Chapter 22 Salivation
True ptyalism is an increase in production of saliva by one or more salivary glands. Pseudoptyalism is the inability of the patient to swallow normal amounts of saliva due to a disease process. There are many causes of ptyalism and pseudoptyalism, including oral trauma, oral cavity disease, toxin ingestion, salivary gland disorders, neoplasia, gastrointestinal tract disorders, metabolic and systemic disease, infectious diseases, neurologic disease, developmental anomalies, and behavioral responses. Excessive salivation is considered a normal finding in some dog breeds (e.g., Saint Bernard, Dogue de Bordeaux, and Mastiff).
Excessive salivation is a common clinical finding in patients with disease of the oral cavity, and is usually as a consequence of pain, inflammation, and obstruction (see Chapter 54). Trauma patients, such as those with mandibular fracture, have concurrent disruption in the normal mechanisms of swallowing. Ingested toxins may have both direct noxious effects on saliva production and indirect effects through inflammation of mucosal surfaces. Primary salivary gland disorders (e.g., necrosis, inflammation, cancer) usually provoke an increase in secretion of saliva, although some salivary disorders may be associated with a decrease in saliva production. Neoplasia affecting structures of the oral cavity, oropharynx, and esophagus will interfere with normal swallowing mechanisms resulting in pseudoptyalism. True ptyalism is a common clinical sign with gastrointestinal, metabolic, and systemic disease, and involves activation of humoral and neural pathways for nausea and vomiting (see Chapter 23). Many of the infectious diseases, including viral, bacterial, rickettsial, and protozoal infections, can have direct or indirect effects on saliva production. Central nervous system disorders either increase salivation (e.g., meningitis) or interfere with normal swallowing function (e.g., trigeminal neuropathy).
• D, Degenerative, Drug-Induced, and Developmental—Some drug-induced disorders of ptyalism result from ingestion of unpleasant tasting medications (e.g., metronidazole in cats), whereas others (e.g., erythromycin in dogs) activate the humoral pathway for nausea, salivation, and vomiting. Developmental anomalies such as lip folds and malocclusions will often be accompanied by pseudoptyalism.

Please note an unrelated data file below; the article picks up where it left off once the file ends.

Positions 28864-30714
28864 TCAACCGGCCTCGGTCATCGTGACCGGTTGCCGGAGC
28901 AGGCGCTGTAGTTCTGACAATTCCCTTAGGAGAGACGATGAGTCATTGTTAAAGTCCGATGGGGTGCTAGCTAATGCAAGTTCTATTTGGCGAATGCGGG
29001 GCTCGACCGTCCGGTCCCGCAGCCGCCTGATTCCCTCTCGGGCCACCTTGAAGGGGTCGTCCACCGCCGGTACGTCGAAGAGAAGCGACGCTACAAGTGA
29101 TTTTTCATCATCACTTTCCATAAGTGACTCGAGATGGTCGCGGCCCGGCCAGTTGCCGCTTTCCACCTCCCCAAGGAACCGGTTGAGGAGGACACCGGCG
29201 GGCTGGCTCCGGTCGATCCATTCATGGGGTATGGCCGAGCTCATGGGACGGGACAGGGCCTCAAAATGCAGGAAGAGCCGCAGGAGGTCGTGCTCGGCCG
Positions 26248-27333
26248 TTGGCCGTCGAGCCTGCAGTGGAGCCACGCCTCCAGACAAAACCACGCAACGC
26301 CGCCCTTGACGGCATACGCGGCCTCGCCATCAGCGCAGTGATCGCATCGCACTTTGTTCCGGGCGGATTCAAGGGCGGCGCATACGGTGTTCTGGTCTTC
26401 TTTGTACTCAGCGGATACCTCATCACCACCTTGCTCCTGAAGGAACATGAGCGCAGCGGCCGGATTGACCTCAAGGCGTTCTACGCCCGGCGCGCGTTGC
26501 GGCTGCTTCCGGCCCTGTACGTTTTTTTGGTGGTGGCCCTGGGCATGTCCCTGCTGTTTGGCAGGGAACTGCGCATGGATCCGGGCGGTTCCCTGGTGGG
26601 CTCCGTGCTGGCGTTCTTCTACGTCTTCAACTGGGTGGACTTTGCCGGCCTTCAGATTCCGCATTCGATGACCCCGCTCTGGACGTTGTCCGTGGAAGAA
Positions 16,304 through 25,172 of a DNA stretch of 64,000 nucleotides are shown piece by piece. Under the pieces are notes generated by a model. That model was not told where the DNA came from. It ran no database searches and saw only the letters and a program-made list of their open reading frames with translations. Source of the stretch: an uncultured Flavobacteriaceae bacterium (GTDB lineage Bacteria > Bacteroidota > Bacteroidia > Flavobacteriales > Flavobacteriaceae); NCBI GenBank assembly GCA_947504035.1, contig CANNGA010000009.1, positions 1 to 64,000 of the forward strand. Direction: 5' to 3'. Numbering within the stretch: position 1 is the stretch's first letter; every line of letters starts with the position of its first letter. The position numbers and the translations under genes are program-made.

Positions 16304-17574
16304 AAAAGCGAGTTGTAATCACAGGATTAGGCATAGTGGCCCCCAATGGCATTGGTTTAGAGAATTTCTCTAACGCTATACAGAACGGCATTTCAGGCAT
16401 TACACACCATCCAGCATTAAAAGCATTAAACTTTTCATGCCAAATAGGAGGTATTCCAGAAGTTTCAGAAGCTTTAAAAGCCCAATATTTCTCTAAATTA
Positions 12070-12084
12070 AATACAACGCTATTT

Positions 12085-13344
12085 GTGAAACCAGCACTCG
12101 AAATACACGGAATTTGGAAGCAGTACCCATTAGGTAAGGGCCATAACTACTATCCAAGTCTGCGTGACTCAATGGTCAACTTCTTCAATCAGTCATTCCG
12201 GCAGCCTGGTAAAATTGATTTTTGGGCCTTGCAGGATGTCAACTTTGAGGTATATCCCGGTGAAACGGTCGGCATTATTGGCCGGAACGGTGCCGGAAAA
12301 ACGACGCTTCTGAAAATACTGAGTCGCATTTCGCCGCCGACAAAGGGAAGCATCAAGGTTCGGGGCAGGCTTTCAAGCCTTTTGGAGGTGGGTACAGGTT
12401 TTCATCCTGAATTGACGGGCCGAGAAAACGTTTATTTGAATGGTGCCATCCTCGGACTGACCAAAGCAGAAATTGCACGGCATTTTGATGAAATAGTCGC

• A, Anatomic, Allergic, Autoimmune—Generalized idiopathic megaesophagus and gastric dilation/volvulus syndrome have documented distal effects on normal swallowing function resulting in pseudoptyalism. Some of the autoimmune disorders, such as pemphigus vulgaris, involve the mucous membranes as well as the skin resulting in both true ptyalism and pseudoptyalism.
• M, Metabolic, Mechanical—Any of the metabolic disorders (e.g., renal, hepatic, endocrine) may be accompanied by humoral activation of nausea, salivation, and vomiting. True fever and hyperthermic reactions directly stimulate panting, salivary secretion, and evaporative cooling. Bony fragments and other foreign bodies lodged in the soft palate, oropharynx, and proximal esophagus directly stimulate salivary secretion.
• N, Nutritional, Neoplastic, Neurologic—Incubation of pancreatic enzyme supplements in the food of dogs with exocrine pancreatic insufficiency may induce a severe inflammatory response of the oral cavity and true ptyalism. Cancers of the oral cavity, particularly squamous cell carcinomas in cats, induce true and pseudoptyalism (Fig. 22-1). Central nervous system disorders such as facial paralysis, seizure disorders, vestibular disease, and cranial nerve lesions may interfere with normal swallowing function. An unusual form of phenobarbital-responsive ptyalism has been reported in the dog that has been analogized to limbic epilepsy. Although poorly understood, behavioral responses or reactions may interfere with normal swallowing function (Fig. 22-2).
• I, Inflammatory, Infectious, Immune-Mediated—Caudal stomatitis in cats (see Fig. 22-3) and chronic ulcerative paradental stomatitis in dogs (Figs. 22-4 and 22-5) are important causes of true ptyalism. Severe untreated oral, esophageal, and gastric inflammation may progress to erosion and ulceration inducing both true and pseudoptyalism. Viral infections (e.g., rabies, pseudorabies, calicivirus, and herpes viruses), bacterial infections (e.g., tetanus, botulism, Bordetella), and periodontal disease (Fig. 22-6) may be associated with voluminous aqueous or mixed aqueous-mucoid salivary secretions. Almost any disease of the salivary gland (e.g., sialocele, foreign body, abscessation, trauma, necrosis, neoplasia, hyperplasia, necrotizing sialometaplasia) is associated with moderate to severe true ptyalism.
• T, Traumatic, Toxic—Mandibular and maxillary fractures, temporomandibular joint luxation, and traumatic and electrical injuries stimulate salivary secretion from one or more of the salivary glands. Postmaxillectomy, mandibulectomy, and glossectomy patients (Fig. 22-7) all have predictable true and pseudoptyalism. Excessive salivation will regress with soft tissue and bony healing. Organophosphates, toxic mushrooms, caustic material, and insect bites are all associated with true ptyalism.